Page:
LTU: I took the term from a speech a Hartford, Connecticut reformer named Horace Bushnell gave at the Litchfield County Centennial in 1851. He thought the real source of America's strength lay in its rural origins. An economy of homespun developed strong women and dutiful men, encouraged cooperation among neighbors, and nurtured democratic values. But this image wasn't limited to Bushnell. Its still the dominant idea most people have of early America--that it was a place where families made almost everything they needed and relied on themselves and God rather than the government and shopping malls. If you want to get a good idea of that ideal look at Donald Hall's wonderful little children book "The Oxcart Man" with those idealized pictures by Barbara Cooney. It describes a New Hampshire farmer who comes down from the hills once a year to sell his family's surplus, then goes home to make everything all over again. It is a wonderful, romantic image of the early American past. Well, some of the things Horace Bushnell wrote about really did happen. There were lots of informal exchanges among neighbors--what early New Englanders called "changing works" -- and women and men did cooperate to produce food and clothing for their families and property was more widely shared than it had been in England. But this story leaves out a lot of important things that my account of "the age of homespun" tries to put back in--like Indians, an expanding market economy, and a desire among supposedly simple folk for the trappings of gentility. So my book is about Indian baskets as well as homemade bed blankets, and it considers fancy embroidery as well as spinning wheels. It tries to show that you can't understand any of these things without seeing them side by side.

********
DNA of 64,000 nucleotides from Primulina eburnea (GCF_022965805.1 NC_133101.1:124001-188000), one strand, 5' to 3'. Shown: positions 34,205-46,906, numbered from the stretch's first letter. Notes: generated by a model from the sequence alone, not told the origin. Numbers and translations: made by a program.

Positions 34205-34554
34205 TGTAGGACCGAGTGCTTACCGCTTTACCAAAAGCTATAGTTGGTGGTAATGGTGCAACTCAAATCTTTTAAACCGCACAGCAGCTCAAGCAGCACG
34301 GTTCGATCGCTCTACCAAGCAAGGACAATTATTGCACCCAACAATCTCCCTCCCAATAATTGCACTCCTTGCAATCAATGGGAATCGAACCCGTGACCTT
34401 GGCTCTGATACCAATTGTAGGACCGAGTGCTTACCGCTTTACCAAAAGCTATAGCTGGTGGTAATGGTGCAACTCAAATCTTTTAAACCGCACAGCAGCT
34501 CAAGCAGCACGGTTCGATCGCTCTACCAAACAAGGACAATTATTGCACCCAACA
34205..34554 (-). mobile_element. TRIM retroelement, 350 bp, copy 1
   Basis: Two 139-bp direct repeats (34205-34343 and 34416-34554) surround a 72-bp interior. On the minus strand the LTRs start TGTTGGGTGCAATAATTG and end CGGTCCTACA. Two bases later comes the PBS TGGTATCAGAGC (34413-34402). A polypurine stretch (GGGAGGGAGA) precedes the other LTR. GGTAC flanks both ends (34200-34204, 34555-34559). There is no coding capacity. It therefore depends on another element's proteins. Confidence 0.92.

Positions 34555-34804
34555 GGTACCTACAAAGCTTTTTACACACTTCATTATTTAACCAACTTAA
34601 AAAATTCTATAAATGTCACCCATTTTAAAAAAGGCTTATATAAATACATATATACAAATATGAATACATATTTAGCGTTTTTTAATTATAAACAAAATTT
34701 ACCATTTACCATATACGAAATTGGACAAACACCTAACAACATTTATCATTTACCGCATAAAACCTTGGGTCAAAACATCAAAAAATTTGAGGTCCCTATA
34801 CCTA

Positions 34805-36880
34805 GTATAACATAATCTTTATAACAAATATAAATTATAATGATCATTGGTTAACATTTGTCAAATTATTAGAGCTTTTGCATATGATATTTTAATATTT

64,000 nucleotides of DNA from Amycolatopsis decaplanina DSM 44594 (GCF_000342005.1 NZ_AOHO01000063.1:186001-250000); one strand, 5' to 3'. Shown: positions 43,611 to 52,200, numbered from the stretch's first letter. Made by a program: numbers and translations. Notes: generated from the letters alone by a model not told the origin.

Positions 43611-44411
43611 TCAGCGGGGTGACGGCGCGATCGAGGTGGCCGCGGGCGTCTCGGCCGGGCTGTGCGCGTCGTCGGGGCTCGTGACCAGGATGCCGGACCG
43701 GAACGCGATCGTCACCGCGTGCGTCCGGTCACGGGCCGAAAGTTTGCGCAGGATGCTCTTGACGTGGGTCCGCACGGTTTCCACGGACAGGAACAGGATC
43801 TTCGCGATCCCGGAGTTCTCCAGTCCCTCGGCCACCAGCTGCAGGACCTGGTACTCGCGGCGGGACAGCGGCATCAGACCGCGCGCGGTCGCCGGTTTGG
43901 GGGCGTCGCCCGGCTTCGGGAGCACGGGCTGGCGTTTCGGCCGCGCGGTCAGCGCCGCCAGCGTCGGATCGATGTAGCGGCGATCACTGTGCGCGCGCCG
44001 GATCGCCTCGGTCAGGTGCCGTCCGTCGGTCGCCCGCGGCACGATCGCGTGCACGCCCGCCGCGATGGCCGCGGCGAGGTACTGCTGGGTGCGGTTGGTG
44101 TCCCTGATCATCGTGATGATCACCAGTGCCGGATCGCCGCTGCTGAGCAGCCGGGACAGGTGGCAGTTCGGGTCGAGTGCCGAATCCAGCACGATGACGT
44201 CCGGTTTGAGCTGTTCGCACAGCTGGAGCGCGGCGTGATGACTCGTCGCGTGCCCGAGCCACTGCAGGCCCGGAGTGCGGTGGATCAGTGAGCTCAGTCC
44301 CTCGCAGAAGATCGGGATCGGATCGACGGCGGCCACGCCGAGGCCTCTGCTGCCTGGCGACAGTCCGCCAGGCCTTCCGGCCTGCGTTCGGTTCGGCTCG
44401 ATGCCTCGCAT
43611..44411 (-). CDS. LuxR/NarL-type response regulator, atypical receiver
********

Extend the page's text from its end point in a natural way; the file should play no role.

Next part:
AAK: What does fancy embroidery have to do with homespun?

LTU: Pastoral embroidery idealized homespun! Girls wealthy enough to afford an education usually embroidered country scenes filled with cows, sheep, milkmaids, and winsome maidens spinning with a drop spindle. During the American Revolution this highly artificial imagery took on new political force as well-to-do women rallied behind the Patriot cause by learning to spin. Americans imagined themselves as inhabiting a middle ground between the ostentation of Europe and the supposed savagery of American Indians. Little girls absorbed these values as they stitched their samplers and chimney pieces.

AAK: What can we learn from Indian baskets?